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The Dangers of Hairspray

Not only does hairspray pose a danger to your lungs and the environment, but did you know it is also harmful for your bun in the oven? I wouldn't recommend it at all, even if you are breastfeeding. If you're neither pregnant or breastfeeding, hairspray still poses a danger to yourself, and also the ones breathing it in around you. Babies with immune systems that are more susceptible to environmental toxins (such as hairspray and fumes from cleaning products), are greatly affected.

Why is hairspray harmful?

You're essentially poisoning yourself and your family, every time you spray hairspray into the environment. Everything you put into and around your body, as well as your children's body, goes directly into the bloodstream. Read on to learn about why hairspray is harmful to your health, your family's health, and your environment.

1. Airborne Chemicals

A study by Raj Kumar, MD, was completed at the American College of Allergy, Asthma, and Immunology. It looked at increasing levels of asthma and allergies in children, and studied their home environment. The homes that had higher levels of Volatile Organic Compounds (VOCs) and overall levels of indoor air pollution, had higher occurrences of asthma and allergies. Indoor air pollution was classified to be caused by things such as hairspray, cigarette smoke, perfume or fragrances, cleaning solutions, pool chlorine, etc.

2. Parabens

I'm sure you have seen paraben free labels are popping up everywhere- shampoo bottles, makeup lines, lotions, you name it. Parabens are the most widely used "preservatives" in your products. So why are they used if they post such a health hazard? They are used because they can stop fungus and bacteria from growing in these products. They are identified as: propylparaben, butylparaben, methylparaben, ethylparaben, and isobutylparaben. They nasty little preservatives can contribute to increasing risk of breast cancer. They can also harm reproductive fertility. Even worse, they can contribute to early hormonal changes in women during menopause, and early puberty in children.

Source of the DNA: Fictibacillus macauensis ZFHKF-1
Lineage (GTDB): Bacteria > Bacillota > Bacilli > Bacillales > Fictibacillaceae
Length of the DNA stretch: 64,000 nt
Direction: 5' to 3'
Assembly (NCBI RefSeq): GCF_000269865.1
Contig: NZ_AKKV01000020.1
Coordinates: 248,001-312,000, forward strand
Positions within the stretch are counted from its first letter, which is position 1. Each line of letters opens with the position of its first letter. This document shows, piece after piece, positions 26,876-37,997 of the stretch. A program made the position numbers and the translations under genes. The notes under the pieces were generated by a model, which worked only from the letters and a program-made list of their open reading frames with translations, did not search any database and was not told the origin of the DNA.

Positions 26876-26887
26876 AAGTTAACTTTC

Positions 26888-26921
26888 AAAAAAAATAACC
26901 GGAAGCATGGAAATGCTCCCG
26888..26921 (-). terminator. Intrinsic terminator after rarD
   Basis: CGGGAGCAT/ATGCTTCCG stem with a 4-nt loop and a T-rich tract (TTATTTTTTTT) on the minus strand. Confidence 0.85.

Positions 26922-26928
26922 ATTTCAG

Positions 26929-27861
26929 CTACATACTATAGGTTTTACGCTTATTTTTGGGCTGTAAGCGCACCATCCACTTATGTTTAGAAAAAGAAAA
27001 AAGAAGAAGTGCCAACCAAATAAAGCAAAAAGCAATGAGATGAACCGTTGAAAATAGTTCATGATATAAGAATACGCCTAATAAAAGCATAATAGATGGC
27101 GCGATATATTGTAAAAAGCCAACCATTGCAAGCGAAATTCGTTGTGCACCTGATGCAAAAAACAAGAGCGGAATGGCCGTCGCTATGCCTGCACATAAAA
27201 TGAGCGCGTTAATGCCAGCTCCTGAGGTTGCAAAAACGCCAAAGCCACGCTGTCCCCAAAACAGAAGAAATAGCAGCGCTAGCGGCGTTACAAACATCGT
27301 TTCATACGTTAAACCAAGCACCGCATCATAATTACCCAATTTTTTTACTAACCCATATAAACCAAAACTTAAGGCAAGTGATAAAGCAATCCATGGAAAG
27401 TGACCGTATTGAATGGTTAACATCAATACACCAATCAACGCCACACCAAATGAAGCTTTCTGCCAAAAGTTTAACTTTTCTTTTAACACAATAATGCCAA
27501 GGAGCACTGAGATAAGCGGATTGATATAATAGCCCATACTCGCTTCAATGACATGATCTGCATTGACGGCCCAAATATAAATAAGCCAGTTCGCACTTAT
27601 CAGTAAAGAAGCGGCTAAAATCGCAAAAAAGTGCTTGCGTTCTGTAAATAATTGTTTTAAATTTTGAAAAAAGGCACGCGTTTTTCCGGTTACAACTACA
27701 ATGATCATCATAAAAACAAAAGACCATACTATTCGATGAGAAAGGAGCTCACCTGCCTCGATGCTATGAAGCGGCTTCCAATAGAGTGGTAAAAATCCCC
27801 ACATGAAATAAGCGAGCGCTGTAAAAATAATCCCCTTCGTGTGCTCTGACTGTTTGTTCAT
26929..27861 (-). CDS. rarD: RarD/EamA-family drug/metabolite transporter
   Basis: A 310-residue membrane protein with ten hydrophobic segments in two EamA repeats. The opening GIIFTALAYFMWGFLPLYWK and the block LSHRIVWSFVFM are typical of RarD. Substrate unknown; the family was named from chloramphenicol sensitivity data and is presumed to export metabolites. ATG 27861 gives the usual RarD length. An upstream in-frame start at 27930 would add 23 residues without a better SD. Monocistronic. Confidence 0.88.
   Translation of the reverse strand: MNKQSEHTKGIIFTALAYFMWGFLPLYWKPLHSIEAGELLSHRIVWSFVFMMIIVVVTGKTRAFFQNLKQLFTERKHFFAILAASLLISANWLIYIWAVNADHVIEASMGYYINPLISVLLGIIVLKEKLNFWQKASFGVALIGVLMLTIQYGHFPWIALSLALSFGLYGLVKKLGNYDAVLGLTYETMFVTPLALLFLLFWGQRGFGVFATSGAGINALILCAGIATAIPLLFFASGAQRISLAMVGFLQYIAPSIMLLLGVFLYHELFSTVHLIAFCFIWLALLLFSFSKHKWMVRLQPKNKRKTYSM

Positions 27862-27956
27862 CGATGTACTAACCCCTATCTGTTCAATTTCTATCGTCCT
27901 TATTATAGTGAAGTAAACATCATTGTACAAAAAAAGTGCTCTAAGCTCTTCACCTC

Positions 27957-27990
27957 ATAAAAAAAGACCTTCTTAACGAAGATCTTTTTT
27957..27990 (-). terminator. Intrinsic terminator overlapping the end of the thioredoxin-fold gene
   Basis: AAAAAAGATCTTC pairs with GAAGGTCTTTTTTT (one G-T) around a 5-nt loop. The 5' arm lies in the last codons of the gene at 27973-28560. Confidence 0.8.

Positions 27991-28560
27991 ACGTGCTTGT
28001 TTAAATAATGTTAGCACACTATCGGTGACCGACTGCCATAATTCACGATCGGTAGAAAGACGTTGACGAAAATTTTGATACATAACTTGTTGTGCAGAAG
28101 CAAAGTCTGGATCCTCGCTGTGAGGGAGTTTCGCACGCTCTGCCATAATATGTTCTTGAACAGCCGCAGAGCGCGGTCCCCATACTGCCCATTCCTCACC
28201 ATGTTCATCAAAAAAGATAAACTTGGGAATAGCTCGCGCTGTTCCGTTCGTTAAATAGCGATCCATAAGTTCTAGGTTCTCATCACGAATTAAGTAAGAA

3. Phthalates

Phthalates are classically known as endocrine disruptors because they mimic your body’s hormones. They have been shown to cause reproductive and neurological damage. Every time you look at a product's ingredients, phthalates can also be listed as "fragrance", or synthetic scents.

4. Synthetic Fragrance is the New Second-hand Smoke

I'm not talking the therapeutic grade essential oils you diffuse in your kitchen. I'm talking the "fragrance" smell that's created through the combination and marrying of synthetic fragrances. Every time "fragrance" is listed on a bottle, it is created with the use of chemicals - not good for you to breathe in, or smell (that goes for perfume too- but we'll save that for another post). These fragrances are also called neurotoxins, since they can cause loss of muscle control, brain damage, as well as headaches and memory loss, or damage to your speech. It's best to go with unscented or use scents only from therapeutic grade essential oils.

Just a Few Well-Known Brands that are Toxic

1. Pureology Hairspray scores an 8 for toxicity on the Environmental Working Group

2. Garnier Fructis Anti-Humidity Hairspray scores a 9 for toxicity. It is linked to cancer, reproductive toxicity, allergies, and irritation to the eyes, skin, and lungs.

3. L'Oreal Professional Extreme Hold Finishing Hairspray scores a 9 for toxicity level.

4. TIGI hairspray products score a 9 for toxicity.

5. Fekkai Sheer Hold Hairspray scores an 8 for toxicity.

6. Big Sexy Hair Hairspray scores a 7 for toxicity.

7. John Frieda, Not-Your-Mother's, and Pantene Pro-V all score a 7 for toxicity, for overall health hazard problems regarding cancer, allergies, immune system effects, and respiratory problems.

Hairspray Alternatives:

After learning about all of this, I wouldn't go near hairspray, or let it near my child, or in my home. Hairspray is bad for us, bad for our children, and bad for the environment. So what can we do as a safe alternative? This recipe, for a homemade alternative from Matt and Betsy at DIY Natural. They DIY safer alternatives to many products! Also, Adrienne, from Whole New Mom, shares her DIY alcohol free hairspray recipe, with just 3 simple ingredients.

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